On Friday, I’ve been making First Pitch a discussion thread about baseball memories. At this point, that’s the only thing we have about baseball, and it doesn’t seem like that will be changing anytime soon.
This week, I want to take a different direction and discuss the memory of The Hall of Fame.
Does anyone remember when this was a revered cathedral of baseball greats receiving the highest recognition of their mark on the game?
Do you remember the last time you took the Hall of Fame seriously?
Do you still? If so, how do you do it?
In my lifetime, two of the greatest players and biggest household names in MLB have been blocked from the Hall of Fame.
I remember exactly where I was when Barry Bonds hit his record-setting home run. I remember getting caught up in the moment of being mad that he cheated with steroids to increase his total through steroids adding an extra ten feet to balls hit… no wait, that’s not it, it’s really that they make a player so much stronger… no wait, this time it’s really because it keeps them refreshed.
At this point, I don’t care that Bonds used steroids. Players have been using illegal substances to get an edge for years. Pitchers doctoring the ball. Players doing illegal drugs like cocaine during games to impact their mind. Injecting illegal boosters into their body to maximize their physical potential. Using sticky stuff again. And have you ever thought about how the MLBPA had marijuana removed from testing a long time before the league removed the same testing for minor league players?
Alan Saunders wrote a good article on this topic at Pittsburgh Baseball Now, talking about how Bonds and Clemens were left out for different reasons than the morality clause.
Saunders breaks down the hypocrisy of the morality clause being used when so many players already in the Hall of Fame don’t pass the same test. He also notes that Bonds set one of baseball’s coveted records, which is a no-no. From the article:
If Sosa, McGwire and Bonds never passed Hank Aaron, no one would have ever cared about steroids in baseball. It’s just a reaction to a broken idolatry. The number that had meaning to people no longer has that meaning and the reason is not because the new player was better, but because he was given an opportunity his predecessor was not.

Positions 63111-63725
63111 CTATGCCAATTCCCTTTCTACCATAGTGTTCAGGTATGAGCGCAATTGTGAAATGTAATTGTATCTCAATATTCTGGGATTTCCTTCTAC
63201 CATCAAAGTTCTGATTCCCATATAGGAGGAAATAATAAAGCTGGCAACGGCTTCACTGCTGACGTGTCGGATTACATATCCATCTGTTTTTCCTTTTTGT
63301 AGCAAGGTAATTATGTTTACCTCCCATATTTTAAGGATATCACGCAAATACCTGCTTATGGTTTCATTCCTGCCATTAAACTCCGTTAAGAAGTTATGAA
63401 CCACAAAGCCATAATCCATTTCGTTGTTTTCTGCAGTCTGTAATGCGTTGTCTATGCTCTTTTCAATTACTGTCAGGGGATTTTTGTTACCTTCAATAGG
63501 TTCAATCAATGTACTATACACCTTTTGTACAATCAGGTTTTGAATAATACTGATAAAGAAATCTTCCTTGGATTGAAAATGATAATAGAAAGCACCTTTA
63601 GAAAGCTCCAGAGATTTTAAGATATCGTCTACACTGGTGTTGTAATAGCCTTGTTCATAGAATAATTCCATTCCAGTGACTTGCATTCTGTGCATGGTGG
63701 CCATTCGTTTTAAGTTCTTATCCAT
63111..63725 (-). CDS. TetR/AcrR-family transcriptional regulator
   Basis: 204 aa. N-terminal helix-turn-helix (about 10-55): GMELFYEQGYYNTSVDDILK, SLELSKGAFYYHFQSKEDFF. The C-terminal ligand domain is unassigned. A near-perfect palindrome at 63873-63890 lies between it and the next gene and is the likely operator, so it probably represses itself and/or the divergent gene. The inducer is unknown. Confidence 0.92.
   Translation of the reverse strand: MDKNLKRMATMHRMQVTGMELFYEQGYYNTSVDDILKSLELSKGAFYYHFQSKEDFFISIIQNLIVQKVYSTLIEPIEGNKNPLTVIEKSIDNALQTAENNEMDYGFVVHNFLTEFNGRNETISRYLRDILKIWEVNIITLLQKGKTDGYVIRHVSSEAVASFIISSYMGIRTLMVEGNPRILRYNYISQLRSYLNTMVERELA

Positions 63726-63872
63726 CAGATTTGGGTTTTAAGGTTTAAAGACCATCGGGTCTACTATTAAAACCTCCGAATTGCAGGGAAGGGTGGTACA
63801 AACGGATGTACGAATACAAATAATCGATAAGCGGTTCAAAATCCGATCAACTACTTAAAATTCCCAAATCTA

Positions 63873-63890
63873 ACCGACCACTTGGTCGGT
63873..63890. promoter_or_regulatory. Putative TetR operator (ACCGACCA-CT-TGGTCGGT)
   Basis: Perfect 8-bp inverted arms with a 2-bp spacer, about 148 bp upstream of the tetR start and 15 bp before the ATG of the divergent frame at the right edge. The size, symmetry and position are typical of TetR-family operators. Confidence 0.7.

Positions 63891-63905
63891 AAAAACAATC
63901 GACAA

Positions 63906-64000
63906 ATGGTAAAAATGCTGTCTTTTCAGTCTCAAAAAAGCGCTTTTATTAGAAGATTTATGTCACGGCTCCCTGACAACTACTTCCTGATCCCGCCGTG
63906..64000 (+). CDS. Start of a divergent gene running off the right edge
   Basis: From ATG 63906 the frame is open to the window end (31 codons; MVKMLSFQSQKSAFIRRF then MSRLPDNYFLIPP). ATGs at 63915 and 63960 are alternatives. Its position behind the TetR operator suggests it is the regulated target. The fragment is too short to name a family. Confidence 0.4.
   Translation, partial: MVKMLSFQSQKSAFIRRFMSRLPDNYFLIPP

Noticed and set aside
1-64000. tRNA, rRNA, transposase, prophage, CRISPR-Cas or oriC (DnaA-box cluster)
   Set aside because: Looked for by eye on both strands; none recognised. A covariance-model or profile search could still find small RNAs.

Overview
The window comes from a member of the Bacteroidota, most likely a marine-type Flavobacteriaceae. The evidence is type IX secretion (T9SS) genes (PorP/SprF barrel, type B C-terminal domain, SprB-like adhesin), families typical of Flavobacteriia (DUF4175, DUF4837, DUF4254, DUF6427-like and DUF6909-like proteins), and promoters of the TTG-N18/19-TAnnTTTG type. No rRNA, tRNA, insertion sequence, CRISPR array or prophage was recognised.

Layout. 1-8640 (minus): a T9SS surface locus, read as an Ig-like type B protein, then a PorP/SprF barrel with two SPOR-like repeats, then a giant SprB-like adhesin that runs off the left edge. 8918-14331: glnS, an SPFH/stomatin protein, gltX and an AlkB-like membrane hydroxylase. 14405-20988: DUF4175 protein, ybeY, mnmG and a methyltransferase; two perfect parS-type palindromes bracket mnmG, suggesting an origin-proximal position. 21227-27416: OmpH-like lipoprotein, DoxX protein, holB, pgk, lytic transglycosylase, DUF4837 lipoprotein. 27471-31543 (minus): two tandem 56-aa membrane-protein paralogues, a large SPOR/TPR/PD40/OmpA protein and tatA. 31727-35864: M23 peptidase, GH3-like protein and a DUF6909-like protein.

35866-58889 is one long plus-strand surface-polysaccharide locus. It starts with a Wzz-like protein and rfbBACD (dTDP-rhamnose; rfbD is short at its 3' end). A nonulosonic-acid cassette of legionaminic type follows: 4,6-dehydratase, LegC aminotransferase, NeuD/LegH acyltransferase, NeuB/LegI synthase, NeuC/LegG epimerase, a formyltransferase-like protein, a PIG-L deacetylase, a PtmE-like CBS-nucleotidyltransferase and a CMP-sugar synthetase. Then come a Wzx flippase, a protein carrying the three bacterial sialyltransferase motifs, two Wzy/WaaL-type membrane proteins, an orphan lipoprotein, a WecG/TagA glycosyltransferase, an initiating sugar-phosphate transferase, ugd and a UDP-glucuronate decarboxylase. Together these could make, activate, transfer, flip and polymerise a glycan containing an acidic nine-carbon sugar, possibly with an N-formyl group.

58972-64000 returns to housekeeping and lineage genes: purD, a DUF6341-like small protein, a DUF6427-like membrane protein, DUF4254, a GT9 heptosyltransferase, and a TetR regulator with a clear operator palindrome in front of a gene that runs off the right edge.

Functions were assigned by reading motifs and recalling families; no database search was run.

This reminds me of the controversy behind Roger Maris setting the single-season home run record, only to get an asterisk. That asterisk came because MLB deemed he had an unfair advantage over Babe Ruth, due to playing in a longer season.
The thing is, Maris hit those home runs. During an MLB season. Making him the single-season champion.
MLB changed the rules to expand the season, and didn’t think about the implications of what more games would do to counting stats like home runs.
They didn’t exactly change the rules with Bonds. Steroids were illegal, though they were rampant inside the game. Baseball didn’t exactly shy away from their impacts during the home run race between Mark McGwire and Sammy Sosa — as that was bringing interest back to the game at the time and making people forget about the strike and lost World Series a few years earlier.
MLB didn’t crack down on steroids and ban them from the game until 2005, and that only happened after congressional attention on the subject. I’m old enough to remember an All-Star Game commercial in the early-2000s where every MLB player was drawn to look like a professional wrestler with unreal muscles for every power hitter. This was at a time when everyone knew that MLB hitters were using steroids. MLB didn’t care.